K’Naan: Well, I’ve struggled with that for a long time. I think that you want to have a purposeful life; you want to justify your existence as a human being. You don’t want to be someone just taking up space. But it’s hard to do that when the space has been so vividly fought for, when next to you there were other people who were just as special as you thought you were, who could have done amazing things in life, and they didn’t make it and I did.
So it took me a long time to actually even accept it. I think they call it survival guilt or something, but I call it life in Somalia. We all have to deal with that in some ways. We all have lost family and friends and I just happened to lose some of the closest ones in the same day, and I feel grateful and fortunate for my life and for all I’m trying to do with it. But it still creeps into my head sometimes as to the whys and all of that.
Tavis: Do you recall what happened that day, or you deliberately have tried to put it out of your mind?
K’Naan: It’s not so much that I deliberately tried to put it out of my mind, but with issues of extreme violence, what happens is life gives you – or I don’t know what it is. Your spirit or your imagination gives you some kind of a protective layer over things that you’ve been close to that are very difficult.
They were – I know that I was there and that someone turned and machine gunned towards me and a couple of my friends playing in a courtyard area, and they were – we were all shot at and they were shot near me, and I just made it out of the thing. I don’t quite know why it didn’t hit me.
But I think whenever I’ve been in a circumstance like that, it’s not the only time I’ve been in those kinds of situations. But whenever I’ve been close to something explosive like that, something in my memory, in fact, makes it like – gives it a color of a – a cinematic color, almost a distance from the reality. It helps to kind of protect you, I think.
Tavis: How, then, did you and your family escape the country? How did you get to Harlem and Toronto out of the fields of Somalia?
K’Naan: We were there during the first explosions of the war, and my mother was – it’s really thanks to her, because she had this sort of unexplainable audacity about her where she would say, “I want to get my kids out of -” and we lived in a very tough neighborhood, even for Mogadishu standards. People around our neighborhood wouldn’t even come into this area.
They said, “Well, you’re from this neighborhood, you have what we have, and why do you think your kids are so special that you’re going to save them and everyone else is going to die here?”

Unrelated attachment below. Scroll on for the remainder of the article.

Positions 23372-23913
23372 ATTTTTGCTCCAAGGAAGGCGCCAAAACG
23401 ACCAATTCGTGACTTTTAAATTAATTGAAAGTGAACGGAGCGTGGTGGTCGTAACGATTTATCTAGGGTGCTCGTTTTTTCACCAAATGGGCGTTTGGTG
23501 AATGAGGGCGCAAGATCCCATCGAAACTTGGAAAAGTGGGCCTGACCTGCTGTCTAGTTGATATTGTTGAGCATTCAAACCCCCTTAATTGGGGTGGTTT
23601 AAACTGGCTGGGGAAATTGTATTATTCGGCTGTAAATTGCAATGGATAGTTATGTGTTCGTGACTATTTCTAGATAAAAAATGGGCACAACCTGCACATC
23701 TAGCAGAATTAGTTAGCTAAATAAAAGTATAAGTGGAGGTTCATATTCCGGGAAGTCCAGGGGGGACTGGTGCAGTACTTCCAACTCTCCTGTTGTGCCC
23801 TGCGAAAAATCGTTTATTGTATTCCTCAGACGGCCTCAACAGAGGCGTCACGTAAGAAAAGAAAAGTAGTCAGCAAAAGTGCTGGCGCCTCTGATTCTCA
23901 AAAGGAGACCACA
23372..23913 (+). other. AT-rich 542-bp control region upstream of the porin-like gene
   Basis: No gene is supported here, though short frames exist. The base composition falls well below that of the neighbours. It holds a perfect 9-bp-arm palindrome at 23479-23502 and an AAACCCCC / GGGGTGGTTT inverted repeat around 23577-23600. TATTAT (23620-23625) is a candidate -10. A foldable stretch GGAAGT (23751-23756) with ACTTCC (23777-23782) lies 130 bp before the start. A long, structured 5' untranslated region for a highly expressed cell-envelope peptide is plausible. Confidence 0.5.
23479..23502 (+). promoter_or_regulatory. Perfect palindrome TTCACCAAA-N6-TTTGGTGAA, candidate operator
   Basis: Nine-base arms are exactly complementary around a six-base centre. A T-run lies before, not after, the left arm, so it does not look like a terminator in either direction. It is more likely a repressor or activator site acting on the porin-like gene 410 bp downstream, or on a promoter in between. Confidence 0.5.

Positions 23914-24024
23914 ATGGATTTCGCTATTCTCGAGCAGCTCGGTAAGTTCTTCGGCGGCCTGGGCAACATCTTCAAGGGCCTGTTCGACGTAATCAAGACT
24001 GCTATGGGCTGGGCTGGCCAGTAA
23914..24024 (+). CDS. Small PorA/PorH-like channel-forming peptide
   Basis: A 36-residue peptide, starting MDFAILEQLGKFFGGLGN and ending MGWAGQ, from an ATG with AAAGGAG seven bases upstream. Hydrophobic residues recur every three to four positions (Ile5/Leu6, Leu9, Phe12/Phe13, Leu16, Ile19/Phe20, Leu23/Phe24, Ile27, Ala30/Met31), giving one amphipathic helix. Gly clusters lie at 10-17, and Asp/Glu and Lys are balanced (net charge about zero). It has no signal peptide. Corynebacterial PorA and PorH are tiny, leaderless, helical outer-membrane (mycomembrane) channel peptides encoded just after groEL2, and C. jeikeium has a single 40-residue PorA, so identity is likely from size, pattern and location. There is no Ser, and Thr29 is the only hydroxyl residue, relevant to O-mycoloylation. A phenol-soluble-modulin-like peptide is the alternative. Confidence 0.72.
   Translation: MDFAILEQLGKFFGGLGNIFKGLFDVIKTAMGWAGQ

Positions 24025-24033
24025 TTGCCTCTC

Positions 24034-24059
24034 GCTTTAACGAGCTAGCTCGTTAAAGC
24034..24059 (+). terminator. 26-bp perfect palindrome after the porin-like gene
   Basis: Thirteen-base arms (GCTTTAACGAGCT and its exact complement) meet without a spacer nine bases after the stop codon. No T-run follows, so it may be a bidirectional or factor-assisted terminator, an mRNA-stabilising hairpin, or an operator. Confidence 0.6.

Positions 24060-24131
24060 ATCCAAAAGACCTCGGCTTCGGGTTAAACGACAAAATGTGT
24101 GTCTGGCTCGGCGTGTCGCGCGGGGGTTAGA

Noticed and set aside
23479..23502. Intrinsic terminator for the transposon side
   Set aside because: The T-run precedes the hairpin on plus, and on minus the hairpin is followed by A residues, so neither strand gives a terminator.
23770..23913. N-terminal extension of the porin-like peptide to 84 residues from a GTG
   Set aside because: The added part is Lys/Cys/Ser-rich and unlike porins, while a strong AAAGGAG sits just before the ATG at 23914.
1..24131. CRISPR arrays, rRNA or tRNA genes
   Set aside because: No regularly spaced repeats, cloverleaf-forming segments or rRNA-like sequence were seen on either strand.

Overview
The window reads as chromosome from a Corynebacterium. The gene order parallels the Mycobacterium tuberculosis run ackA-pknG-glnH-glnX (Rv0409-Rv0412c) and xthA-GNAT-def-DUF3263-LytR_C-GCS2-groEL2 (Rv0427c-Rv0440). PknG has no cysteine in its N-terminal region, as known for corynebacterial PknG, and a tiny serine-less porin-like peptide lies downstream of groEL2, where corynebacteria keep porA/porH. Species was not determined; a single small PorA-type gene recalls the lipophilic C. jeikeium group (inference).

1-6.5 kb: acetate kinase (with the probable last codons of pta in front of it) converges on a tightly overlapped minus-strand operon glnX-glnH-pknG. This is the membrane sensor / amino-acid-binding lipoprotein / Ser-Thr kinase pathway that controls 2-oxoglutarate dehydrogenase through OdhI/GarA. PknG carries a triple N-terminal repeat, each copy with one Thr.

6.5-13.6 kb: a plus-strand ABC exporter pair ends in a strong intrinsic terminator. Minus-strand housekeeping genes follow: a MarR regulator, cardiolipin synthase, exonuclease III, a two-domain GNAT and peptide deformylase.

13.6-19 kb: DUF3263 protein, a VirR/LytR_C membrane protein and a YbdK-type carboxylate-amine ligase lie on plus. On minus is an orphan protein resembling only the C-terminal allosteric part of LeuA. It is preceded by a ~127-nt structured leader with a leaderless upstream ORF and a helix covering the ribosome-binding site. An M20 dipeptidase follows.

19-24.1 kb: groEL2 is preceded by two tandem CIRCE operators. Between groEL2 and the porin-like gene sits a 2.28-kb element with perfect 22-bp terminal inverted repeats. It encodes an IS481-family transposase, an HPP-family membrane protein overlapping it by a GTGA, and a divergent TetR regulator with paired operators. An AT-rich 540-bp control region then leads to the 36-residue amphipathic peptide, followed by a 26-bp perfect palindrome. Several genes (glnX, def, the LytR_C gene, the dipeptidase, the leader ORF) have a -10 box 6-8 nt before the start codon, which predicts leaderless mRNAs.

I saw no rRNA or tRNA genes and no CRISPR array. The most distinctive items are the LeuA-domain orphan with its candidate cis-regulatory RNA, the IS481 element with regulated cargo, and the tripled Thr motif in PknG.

She used to walk through a firefight during the war around our neighborhood to get to the American embassy and try to get a visa, and she would be denied day after day. I think she made an effort over a year to keep going there. We’d always just kind of pray and think that maybe she won’t return.
Well, one day she returned with a visa to America, and it was one of the most amazing days of my life, seeing her return with that. I think it was also because they were packing out. The embassy was ordered out and they just kind of felt like, I can’t get fired now; I’ll just stamp this thing.
Tavis: Yeah. How through all of this did music, has music, become your outlet, your expression?
K’Naan: Well, I’ve always been musical, although I’ve tried to avoid that. I thought it would be a cliché, mainly because my family are made up of a lot of Somalia’s elite music creators and poets and so on. So I thought if I, too, was a musician, what a cliché that would be.
But it kind of just found me in a very rough time. I was maybe 16 and I got diagnosed with what’s called post-traumatic stress disorder, and my mother wasn’t a big fan of the concept of sedation and Western medication, where I would just numb my problems. She said to me, “These are issues of the memory and the spirit, and these are the things that you, I know, are capable of sorting out.”
So I went to words and melodies then and started writing the first songs of mine in the English language, which later on became an album that found some success.
Tavis: Well, that’s an understatement, “some success.” (Laughter) Whole lot of success these days. We should all be so fortunate to just sit and write our troubles out on paper and have them become songs that Coca-Cola falls in love with and puts on the international stage and makes it a number one hit in countries all across the country – around the world, I should say.
It’s a great story. A wonderful artist named K’Naan. K’Naan, good to have you on the program and all the best in the future, sir.
K’Naan: Thank you so much. Big fan, thank you for having me.
Tavis: I’m glad to have you on.
K’Naan: All right.
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Last modified: April 26, 2011 at 12:28 pm